Hey everyone, Stuart here! Are you finding it hard to get a job here in the US, such as an internship using CPT or a full-time offer using OPT? Here are a few tips that are going to make this easier for you - making it harder for you to get rejected!
Concluding that it's too hard to find a job takes you out of the game. Maybe you expected a hard thing to be easy, so you stopped. Let’s say you’ve stopped trying to job hunt at all. Sometimes stopping to do certain things IS the right move. For example, applying online and hoping to hear back just doesn't work. If you’ve been doing this incessantly without results, you're right to examine the data, conclude that applying and waiting doesn’t work, and stop doing that. That process is very destructive to mental health and just doesn't work. But don’t start pointing the finger at your skills, talents, and abilities.
A lot of times people spend months applying to hundreds of jobs, getting very few interviews, none with firms they like. Perhaps some interviews come along but the firms are not interesting and still, they don't get an offer. Or they get offers with firms that expect you to earn 100% of your salary via commissioned sales. These are not the right starting points for early career talent. As a result, the job hunter concludes that there's something wrong with them, that there's something that's missing about their experience, ability, or school pedigree. They conclude that it's hard to get a job. They've made the wrong conclusion.
The better conclusion to make is that applying online and trying to wait to hear back just doesn't work. So if you've proven that to yourself, GOOD JOB! By applying to hundreds of places, you have data. That data doesn't support the conclusion that there's a problem with you, just the way you're going about the job hunt. That isn't correct. So before you jump to the conclusion that it's too hard to get a job in the United States, let's look for other explanations as well.
And remember, when just starting anything out: two things are OK: it’s OK to want more for yourself and you’re also allowed to suck when just getting started.
So, be open to trying something different than just applying online!
There may be 10, 20, or 100 firms that have a fixed open and close to their recruiting season. These come to campus, leave the campus and leave us to believe that there’s something called a recruiting season that when closed means we’re all screwed if we don’t have a job. Those firms with recruiting starts and stops represent a minority of the firms out there and, even then, they are still looking for talent outside of these windows because life happens and people leave.
The vast majority of firms are continuing to hire new people throughout the year. Here’s what that means: much of the job hunt is just showing up and allowing the people in these companies to know you exist - at all times. When they conclude that you're a great fit for what they want, then they hire you.
So don't get stuck in the feeling like recruiting is ever over. Just because Handshake seems to have dried up doesn't mean your chances have, too. Most firms are in constant hiring mode.
Remember, there is such a thing called the Fortune 500 and the Forbes 2000. It’s not just the “Recruiting 50”. Don’t throw out the prospect of working one among 1000s of other top firms in the market by believing recruiting ends at any point.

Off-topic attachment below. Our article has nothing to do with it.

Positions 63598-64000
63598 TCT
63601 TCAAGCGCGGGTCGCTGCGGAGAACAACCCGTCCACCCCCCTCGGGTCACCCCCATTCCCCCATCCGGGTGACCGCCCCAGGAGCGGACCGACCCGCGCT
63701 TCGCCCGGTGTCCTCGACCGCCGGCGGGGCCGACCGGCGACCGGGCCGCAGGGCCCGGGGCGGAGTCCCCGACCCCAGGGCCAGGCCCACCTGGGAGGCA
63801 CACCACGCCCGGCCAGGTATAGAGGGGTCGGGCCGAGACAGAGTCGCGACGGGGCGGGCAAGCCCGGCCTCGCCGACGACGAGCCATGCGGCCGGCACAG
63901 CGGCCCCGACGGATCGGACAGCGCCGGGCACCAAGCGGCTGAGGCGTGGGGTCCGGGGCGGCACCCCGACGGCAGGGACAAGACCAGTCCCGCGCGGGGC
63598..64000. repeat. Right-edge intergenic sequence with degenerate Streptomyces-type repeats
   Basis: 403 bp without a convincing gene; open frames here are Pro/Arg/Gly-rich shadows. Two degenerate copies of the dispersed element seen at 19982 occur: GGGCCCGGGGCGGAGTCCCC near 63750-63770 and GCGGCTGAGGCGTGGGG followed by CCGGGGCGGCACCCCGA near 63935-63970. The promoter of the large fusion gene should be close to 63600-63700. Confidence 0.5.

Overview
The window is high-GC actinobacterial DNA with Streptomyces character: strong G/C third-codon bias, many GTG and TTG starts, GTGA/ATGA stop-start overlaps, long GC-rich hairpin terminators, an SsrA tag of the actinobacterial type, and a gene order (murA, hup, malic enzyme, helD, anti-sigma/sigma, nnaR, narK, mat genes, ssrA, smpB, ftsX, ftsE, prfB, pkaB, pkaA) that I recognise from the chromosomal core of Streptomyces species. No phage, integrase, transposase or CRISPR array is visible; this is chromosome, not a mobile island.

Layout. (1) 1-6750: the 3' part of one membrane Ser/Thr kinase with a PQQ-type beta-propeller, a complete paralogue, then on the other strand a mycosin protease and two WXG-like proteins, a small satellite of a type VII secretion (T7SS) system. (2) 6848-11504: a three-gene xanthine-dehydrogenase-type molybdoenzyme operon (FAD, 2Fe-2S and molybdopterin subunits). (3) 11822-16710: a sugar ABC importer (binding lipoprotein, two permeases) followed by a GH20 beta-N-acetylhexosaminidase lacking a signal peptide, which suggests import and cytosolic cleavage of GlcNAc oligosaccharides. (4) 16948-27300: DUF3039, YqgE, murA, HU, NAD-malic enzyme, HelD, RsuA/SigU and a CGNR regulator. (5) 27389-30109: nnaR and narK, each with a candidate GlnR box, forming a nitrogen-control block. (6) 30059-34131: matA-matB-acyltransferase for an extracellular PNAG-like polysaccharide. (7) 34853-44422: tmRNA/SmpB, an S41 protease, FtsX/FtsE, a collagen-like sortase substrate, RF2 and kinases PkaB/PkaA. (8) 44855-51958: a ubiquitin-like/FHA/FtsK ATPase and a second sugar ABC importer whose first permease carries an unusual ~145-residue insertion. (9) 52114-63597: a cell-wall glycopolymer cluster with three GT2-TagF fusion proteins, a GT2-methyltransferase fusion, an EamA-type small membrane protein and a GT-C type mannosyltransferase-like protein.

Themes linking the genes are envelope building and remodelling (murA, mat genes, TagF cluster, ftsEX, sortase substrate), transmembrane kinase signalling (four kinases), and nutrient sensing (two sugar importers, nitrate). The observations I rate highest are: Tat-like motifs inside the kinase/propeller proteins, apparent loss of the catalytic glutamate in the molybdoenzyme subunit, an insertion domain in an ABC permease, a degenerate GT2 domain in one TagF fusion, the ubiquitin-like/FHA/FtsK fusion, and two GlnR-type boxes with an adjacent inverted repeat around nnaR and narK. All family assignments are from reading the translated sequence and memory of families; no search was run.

Why apply at all? It’s because you want firms to invite you to speak to their senior executives. There's another approved approach: create a list of companies, find the leaders in those companies through LinkedIn, and then message them. Get on a call with a portion of them to speak about your interest in meeting them. In the course of that conversation, get referrals to more people. Those then lead to warm introductions (and interviews and offers). Getting a job is just as simple as setting goals, setting a target, a list of people that you want to contact, and then reaching out.
Gary Vaynerchuck in his book Twelve and a Half speaks of tenacity as being a key ingredient to success. In other words, don’t require the hard thing to be easy. Don’t expect that this ambitious goal of getting a great job is going to work out right away. Don’t expect every single message we send will result in an interview or an offer. Don’t expect to be good when you start. So, what to do? To accelerate your progress, learn the way to message people that is effective, and then go out and do it. When doing it, now collect data. What is our message-to-call yield on Linkedin? What happens if I email them? When we start networking, tenacity is what determines success. It’s not about what you are or where you’ve been before. You can have never been tenacious in your life and now start. There are correct ways of networking and there are incorrect ways. If you’re a member of my 12-week Career Accelerator program, you get educated on the correct ways to do things with poise and emotional intelligence and then you apply the wisdom and make it your own. And yes, it’s not an overnight success.
Tenacity here means approaching applying, following up, and networking like you might learn how to ride a bicycle: you fall down a few times, but the payoff is worth it. You permit yourself to suck when starting. If you are looking to learn networking the right way, I have some resources which can help you achieve that.
Hey, has this been helpful to you? What else would be helpful to you in your job hunt? I am gonna be producing more videos, similar to content relating to getting interviews and offers for people without any prior experience. Thanks for stopping by and be sure to subscribe and like my youtube content.
Watch the YouTube video here.